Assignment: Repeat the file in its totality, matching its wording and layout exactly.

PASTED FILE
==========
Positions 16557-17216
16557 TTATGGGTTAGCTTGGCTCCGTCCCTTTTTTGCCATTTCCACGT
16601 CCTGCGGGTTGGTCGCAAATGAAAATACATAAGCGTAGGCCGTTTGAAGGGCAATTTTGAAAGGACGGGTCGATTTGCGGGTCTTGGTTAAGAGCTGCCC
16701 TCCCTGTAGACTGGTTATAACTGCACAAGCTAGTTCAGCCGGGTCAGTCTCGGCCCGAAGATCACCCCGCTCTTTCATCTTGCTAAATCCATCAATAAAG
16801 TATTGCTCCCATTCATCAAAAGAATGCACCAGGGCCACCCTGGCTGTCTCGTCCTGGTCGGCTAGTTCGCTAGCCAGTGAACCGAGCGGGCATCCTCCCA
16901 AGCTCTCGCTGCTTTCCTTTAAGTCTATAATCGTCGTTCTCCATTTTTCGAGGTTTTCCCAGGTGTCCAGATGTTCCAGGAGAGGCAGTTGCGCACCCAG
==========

Positions 16557-17216
16557 TTATGGGTTAGCTTGGCTCCGTCCCTTTTTTGCCATTTCCACGT
16601 CCTGCGGGTTGGTCGCAAATGAAAATACATAAGCGTAGGCCGTTTGAAGGGCAATTTTGAAAGGACGGGTCGATTTGCGGGTCTTGGTTAAGAGCTGCCC
16701 TCCCTGTAGACTGGTTATAACTGCACAAGCTAGTTCAGCCGGGTCAGTCTCGGCCCGAAGATCACCCCGCTCTTTCATCTTGCTAAATCCATCAATAAAG
16801 TATTGCTCCCATTCATCAAAAGAATGCACCAGGGCCACCCTGGCTGTCTCGTCCTGGTCGGCTAGTTCGCTAGCCAGTGAACCGAGCGGGCATCCTCCCA
16901 AGCTCTCGCTGCTTTCCTTTAAGTCTATAATCGTCGTTCTCCATTTTTCGAGGTTTTCCCAGGTGTCCAGATGTTCCAGGAGAGGCAGTTGCGCACCCAG